V. WIND FARM CLUSTER MANAGEMENT The pooling of several large wind farms into clusters will make new options feasible for an optimised integration of intermittent generation into electricity supply systems. The geographically distributed onshore wind farms will be aggregated to clusters, for the purpose of operating these wind farms as one large (virtual) wind power plant [17]. For this purpose, a new structure, the wind farm cluster, will be introduced. All wind farms, which are directly or indirectly connected to one transmission network node, will be associated to one wind farm cluster. The WCM aids the TSO by operating the cluster according to the requirements of the power transmission system. Non-controllable wind farms within a wind farm cluster are supported by controllable ones. The following operational control strategies to support a reliable grid operation are feasible: 1. Reduction of gradients to minimize ramp rates 2. Supply of reactive power with a usual setting range like a conventional-power-station 3. Generation Management which controls and regulates the feed-in for the whole wind farm cluster 4. Supply of negative and positive reserve power for the balancing between wind power prediction and wind power generation 5. Congestion Management by limitation of wind power output 6. Generation schedule of wind power feed-in to achieve a reliable scheduling The first four strategies have aspects relating both to operation control for single wind farms and to energy management of a whole cluster. For example, even if a wind farm is able to supply balancing power, by taking advantage of the smoothing effect in a cluster of distributed wind farms the reliability, which is needed for balancing power, is increasing substantially. However, it is still depending on the wind forecast and its uncertainties. Some of these strategies use the same basic functions e.g. the limitation of power output. The control strategies can be realised by using the four WCM operating modes: 1. Active Power Limitation (which combines the strategies “Reduction of gradients”, “Generation Management” and “Congestion Management”) 2. Supply of Reactive Power 3. Supply of Balancing Power 4. Scheduling The WCM can be located in the TSO’s grid control centre. The existing control-system could be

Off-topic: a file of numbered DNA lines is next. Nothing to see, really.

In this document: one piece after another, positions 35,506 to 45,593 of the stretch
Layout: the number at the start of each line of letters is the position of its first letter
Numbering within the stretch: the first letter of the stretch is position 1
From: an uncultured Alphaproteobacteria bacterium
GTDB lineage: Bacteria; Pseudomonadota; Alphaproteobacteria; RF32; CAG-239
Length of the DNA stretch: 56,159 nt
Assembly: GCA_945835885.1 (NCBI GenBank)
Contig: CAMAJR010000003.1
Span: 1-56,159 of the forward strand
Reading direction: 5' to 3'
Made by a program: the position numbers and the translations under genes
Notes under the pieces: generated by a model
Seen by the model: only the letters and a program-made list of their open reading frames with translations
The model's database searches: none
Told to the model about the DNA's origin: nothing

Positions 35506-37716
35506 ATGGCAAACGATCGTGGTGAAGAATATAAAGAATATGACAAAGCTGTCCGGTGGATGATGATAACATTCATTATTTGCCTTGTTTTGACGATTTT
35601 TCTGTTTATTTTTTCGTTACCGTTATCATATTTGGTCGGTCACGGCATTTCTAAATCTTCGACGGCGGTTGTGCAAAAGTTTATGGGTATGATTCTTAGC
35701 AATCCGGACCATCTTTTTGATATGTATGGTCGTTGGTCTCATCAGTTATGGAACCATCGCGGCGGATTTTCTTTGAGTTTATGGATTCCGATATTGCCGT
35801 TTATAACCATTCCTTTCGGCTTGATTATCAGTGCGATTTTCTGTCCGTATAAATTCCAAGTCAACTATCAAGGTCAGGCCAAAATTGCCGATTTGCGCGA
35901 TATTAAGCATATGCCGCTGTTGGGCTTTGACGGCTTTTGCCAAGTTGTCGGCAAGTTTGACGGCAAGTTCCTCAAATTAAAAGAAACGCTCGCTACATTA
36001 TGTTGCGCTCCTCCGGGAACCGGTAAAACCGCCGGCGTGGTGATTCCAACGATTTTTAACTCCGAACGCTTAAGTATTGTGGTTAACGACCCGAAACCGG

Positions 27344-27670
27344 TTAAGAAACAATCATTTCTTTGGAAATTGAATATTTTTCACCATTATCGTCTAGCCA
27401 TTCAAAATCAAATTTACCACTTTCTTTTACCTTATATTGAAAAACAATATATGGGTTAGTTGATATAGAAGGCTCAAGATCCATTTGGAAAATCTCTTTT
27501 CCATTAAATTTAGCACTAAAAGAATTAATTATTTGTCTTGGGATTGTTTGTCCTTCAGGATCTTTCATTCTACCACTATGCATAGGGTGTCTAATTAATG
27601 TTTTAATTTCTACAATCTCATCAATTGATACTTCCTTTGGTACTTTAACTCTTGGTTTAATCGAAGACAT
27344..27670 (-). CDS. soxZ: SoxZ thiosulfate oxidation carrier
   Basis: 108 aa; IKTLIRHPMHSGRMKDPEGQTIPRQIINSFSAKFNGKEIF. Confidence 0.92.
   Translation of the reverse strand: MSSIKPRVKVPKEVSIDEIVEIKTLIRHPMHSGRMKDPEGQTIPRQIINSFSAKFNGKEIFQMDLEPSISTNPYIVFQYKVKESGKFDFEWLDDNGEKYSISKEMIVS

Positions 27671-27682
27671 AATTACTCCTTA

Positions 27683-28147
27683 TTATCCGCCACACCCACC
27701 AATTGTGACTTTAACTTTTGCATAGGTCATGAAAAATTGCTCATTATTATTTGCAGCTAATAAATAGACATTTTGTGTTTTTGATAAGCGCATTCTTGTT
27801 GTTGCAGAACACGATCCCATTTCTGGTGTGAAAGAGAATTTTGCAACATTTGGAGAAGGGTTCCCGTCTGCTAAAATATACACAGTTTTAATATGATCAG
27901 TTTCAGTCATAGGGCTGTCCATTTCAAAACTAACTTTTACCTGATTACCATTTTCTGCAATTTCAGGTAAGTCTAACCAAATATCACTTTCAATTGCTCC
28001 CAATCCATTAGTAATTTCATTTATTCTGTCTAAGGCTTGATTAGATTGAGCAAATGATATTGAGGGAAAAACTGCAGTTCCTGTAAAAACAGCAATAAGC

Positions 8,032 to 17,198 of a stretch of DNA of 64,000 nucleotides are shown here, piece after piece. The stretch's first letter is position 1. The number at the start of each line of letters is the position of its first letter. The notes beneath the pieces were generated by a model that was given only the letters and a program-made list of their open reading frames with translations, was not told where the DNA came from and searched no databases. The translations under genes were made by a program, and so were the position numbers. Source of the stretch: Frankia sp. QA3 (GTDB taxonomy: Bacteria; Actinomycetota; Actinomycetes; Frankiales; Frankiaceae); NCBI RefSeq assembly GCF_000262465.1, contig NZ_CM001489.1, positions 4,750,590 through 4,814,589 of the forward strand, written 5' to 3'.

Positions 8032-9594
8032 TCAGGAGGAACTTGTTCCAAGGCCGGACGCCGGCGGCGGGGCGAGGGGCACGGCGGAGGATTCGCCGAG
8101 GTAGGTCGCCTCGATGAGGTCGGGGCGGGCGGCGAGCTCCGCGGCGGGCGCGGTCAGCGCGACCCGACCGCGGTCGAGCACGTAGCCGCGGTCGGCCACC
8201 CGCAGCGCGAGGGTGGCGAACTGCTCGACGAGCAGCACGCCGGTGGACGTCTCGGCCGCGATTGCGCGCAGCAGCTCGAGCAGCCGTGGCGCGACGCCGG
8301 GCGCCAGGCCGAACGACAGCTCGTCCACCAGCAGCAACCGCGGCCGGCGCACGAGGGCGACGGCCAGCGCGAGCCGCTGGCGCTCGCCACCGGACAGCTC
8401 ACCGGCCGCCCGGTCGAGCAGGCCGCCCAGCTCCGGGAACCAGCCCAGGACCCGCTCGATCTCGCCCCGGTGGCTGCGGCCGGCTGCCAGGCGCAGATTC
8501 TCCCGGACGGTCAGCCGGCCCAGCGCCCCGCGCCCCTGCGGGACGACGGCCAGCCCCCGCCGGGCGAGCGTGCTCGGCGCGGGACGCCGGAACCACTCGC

used to manage the data flow. The WCM receives the measured values from the wind farms. The desired values will be sent from the WCM to the several PMS’s.
Wind farm 1
Control system
Supervisory computer wind farm

TSO-control system

PMS
Control system
Supervisory computer wind farm

Wind farm n HV-level

Weather prediction

WCM
(P, Q, Pverf.)

forecasting tool

WPCC

Network calculating tool

GUI

Fig. 6: Data flow between WCM, PMS and the TSO control system For the operation modes different planning intervals need to be considered. At the previous day (after receiving the meterological weather forecast) a day-ahead-prediction is computed. By using the forecast as a provisional wind generation schedule, the TSO can calculate the power flow in his grid and thus detect possible congestions. The tool also provides a confidence interval for the forecast uncertainty [18]. This allows a first estimation of the balancing power needed for the cluster. If necessary, the WCM executes calculations to implement the TSO's requirements for the cluster, e.g. if the TSO wants the whole cluster to follow a given schedule, the WCM computes generation schedules for each single wind farm, to ensure that the aggregation of all wind farms in the cluster achieves the requirements for the cluster. Assuming a 100 % accuracy of wind power prediction will be achieved, this schedule could be followed by the wind farms. The day-ahead prediction is used as an initial estimation of wind power generation. During operation, a short-term prediction using current measured data to obtain a more accurate forecast in the range of 4 hours is executed. The WCM gets the current feed-in-values from the TSO’s control system every 15 minutes. With this information it predicts the future generation for the next point in time up to a time horizon of four hours and then re-computes the generation schedule for every single wind farm under consideration of the cluster constraints.